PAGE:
Utah Appellate Highlights, Utah Court of Appeals, December 2018

Case summaries for Appellate Highlights are authored by members of Snow Christensen & Martineau’s Appellate Practice Group. For more information, visit our Appellate Highlights page.

Armendariz v. Armendariz,
2018 UT App 175 (Sept. 7, 2018)

In this appeal of a denial of a motion to modify a divorce decree to terminate the alimony award to the wife in light of the husband’s recent retirement, Judge Harris concurred in the affirmance.  He wrote separately in part to “urge family law practitioners and district judges, when negotiating and drafting alimony provisions in decrees of divorce, to make a practice of taking into account the parties’ likely future retirement, and making appropriate ex ante adjustments to the pay or spouse’s future payment obligations to account for significant foreseeable post-retirement changes in the parties’ financial situation.”

Chaparro v. Torero,
2018 UT App 181 (Sept. 20, 2018)

Analyzing the scope of revisions to Rule 4(b) of the Utah Rules of Appellate Procedure, the court of appeals held that the appellant could not appeal as of right from the divorce decree under Rule 4, because the decree contemplated additional determination of the amount of attorney fees.  However, because the district court modified custody as a sanction without considering the best interests of the minor child, the court of appeals concluded that it presented an extraordinary case where it would be appropriate to exercise jurisdiction under Rule 5.

State v. King,
2018, UT App 190 (Oct. 4, 2018)

Vacating a $400 restitution order, the court of appeals held defendant was deprived of effective assistance of counsel, because counsel failed to object to a restitution request after filing a notice of withdrawal.  In doing so, the court noted that proper withdrawal in a criminal case requires approval of the court.  See Utah R. Crim. P. 36.

Wasatch County v. Utility Facility Review Board,
2018 UT App 191 (Oct. 4, 2018)

Wasatch County appealed a decision by the Utility Facility Review Board ordering the County to issue a conditional use permit to Rocky Mountain Power for construction of transmission towers and lines, but the County failed to seek a stay of the decision or construction with the appeals court. By the time the parties had briefed and argued the issues on appeal, the permit was issued and the towers and lines were constructed and in use. Because the County failed to seek a stay of construction during the pendency of the appeal process, the court held that the issues on appeal were moot and dismissed the appeal.

Dole v. Dole,
2018 UT App 195 (Oct. 12, 2018)

In this appeal of a judgment arising from a divorce proceeding, the court held that it lacked jurisdiction to address appellant’s argument that the lower court erroneously denied his post-trial motion because he filed his notice of appeal before the post-trial motion was decided and failed to amend the notice of appeal after the decision was rendered.

Warrick v. Property Reserve,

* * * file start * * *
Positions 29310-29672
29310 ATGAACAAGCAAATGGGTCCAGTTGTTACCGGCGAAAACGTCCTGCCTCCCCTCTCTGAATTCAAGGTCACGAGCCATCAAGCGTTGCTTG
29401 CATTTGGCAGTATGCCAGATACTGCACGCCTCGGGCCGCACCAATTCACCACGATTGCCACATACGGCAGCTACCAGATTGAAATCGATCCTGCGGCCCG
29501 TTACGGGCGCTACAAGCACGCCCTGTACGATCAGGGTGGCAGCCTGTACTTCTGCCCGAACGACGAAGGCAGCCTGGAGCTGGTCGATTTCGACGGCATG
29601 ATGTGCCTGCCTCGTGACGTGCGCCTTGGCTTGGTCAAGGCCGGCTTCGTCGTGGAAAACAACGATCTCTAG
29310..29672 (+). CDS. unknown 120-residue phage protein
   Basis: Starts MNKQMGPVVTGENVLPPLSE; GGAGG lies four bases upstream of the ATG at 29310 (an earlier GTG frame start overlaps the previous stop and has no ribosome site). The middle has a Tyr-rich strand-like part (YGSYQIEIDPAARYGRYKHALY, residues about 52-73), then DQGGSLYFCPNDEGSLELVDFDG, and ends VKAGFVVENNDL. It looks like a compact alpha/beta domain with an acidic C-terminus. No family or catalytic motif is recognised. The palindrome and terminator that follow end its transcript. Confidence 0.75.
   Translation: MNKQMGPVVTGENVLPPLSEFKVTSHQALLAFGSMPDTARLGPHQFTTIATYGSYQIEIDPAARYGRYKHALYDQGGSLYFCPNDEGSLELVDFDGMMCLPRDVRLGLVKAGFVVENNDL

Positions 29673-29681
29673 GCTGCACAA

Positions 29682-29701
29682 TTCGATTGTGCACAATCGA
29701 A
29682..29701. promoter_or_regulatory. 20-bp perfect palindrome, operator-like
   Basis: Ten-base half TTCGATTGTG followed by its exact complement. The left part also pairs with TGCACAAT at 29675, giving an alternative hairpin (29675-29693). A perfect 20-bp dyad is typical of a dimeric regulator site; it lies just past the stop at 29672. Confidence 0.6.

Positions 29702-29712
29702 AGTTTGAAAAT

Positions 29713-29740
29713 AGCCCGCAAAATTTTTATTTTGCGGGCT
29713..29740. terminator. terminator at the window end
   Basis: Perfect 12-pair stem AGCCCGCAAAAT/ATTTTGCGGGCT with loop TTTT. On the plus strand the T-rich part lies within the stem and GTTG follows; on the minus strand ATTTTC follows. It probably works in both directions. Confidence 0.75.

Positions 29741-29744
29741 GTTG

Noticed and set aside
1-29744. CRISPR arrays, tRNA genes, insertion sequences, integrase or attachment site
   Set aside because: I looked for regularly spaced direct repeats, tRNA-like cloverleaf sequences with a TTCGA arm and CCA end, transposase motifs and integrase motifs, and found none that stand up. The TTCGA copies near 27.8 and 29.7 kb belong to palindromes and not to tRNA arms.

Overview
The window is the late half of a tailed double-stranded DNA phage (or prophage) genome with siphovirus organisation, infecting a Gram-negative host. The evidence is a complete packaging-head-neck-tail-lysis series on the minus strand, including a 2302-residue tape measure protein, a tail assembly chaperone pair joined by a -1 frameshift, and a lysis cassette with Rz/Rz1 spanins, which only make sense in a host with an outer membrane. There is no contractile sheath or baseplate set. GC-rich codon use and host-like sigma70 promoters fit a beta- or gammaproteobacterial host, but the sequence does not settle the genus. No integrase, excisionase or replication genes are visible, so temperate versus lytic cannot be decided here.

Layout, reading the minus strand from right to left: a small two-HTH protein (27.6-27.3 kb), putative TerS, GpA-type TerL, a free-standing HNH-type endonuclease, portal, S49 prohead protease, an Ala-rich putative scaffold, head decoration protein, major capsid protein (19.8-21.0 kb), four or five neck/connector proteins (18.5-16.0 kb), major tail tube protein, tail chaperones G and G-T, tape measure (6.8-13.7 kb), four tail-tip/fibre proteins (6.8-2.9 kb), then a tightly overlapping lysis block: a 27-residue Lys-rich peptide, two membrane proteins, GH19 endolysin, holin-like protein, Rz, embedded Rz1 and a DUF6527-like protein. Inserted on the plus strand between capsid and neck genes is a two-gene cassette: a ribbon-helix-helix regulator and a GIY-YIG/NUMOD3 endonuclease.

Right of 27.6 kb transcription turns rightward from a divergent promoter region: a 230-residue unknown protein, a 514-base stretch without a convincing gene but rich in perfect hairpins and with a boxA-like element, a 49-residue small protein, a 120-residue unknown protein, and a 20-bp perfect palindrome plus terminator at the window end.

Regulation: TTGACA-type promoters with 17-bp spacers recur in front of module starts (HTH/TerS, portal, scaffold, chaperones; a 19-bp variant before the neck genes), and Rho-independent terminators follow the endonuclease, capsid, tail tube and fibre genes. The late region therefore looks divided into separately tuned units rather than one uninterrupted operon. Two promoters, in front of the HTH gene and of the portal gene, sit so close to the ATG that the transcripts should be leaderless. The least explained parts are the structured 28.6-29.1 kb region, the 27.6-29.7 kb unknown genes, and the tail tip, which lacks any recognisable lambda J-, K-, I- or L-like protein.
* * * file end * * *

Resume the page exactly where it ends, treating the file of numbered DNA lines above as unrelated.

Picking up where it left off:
2018 UT App 197 (Oct. 12, 2018)

In affirming the summary judgment dismissal of a slip and fall claim, the court of appeals held that constructive notice of a dangerous condition should not be imputed when conjecture and speculation are the only ways to determine the length of time the condition existed.  Here, in order to demonstrate that a store owner had constructive notice of an icy sidewalk, the plaintiff had an affirmative duty to present evidence of approximately when the ice formed.  Because plaintiff had presented no evidence demonstrating when the ice had formed, such as temperatures on the preceding days or nights or how long ice takes to form, summary judgment was appropriate.

Bodell Constr. Co. v. First Interstate Fin. LLC,
2018 UT App 199 (Oct. 18, 2018)

A jury found that the defendants defrauded the plaintiff by misrepresenting a real estate investment.  On appeal, the defendants argued that they were entitled to a new trial because the court admitted prejudicial testimony regarding the details of a different fraud lawsuit against them. The court refused to consider this argument because the defendants made no contemporaneous objection or other motion regarding the evidence at trial on which the trial court could rule, and therefore failed to preserve the issue for appeal.  The court affirmed the judgment, concluding that defendants failed to establish any error in the district court’s rulings, and failed to show a significant risk that the jury improperly based its punitive damages award on harm allegedly caused to a non-party.

State v. Hamilton,
2018 UT App 202 (Oct. 25, 2018)

In this securities fraud case, the State and defendant stipulated to $38,000 in restitution and a recommendation of no time in jail, based largely on defendant’s cooperation.  The district court ordered defendant to serve jail time and pay restitution in the amount of $382,085.  Affirming, the court of appeals held the parties’ stipulation regarding restitution was not binding on the district court, and that the district court did not exceed its discretion in ordering restitution in excess of the parties’ stipulation, where the district court relied the presentence report to determine the appropriate amount and applied relevant statutory factors.

Pioneer Builders Company v. KDA Corporation,
2018 UT App 206 (Nov. 1, 2018)

At issue in this appeal was whether a broad provision that terminated and extinguished the rights of a subordinate trust deed holder included a waiver of the statutory right of redemption. In reversing the district court, the court of appeals held that, because the right of redemption was statutorily guaranteed, the broad language of the provision was not sufficient to clearly and unmistakably wave this statutory right because it did not mention redemption rights nor did it refer to the statutory provision.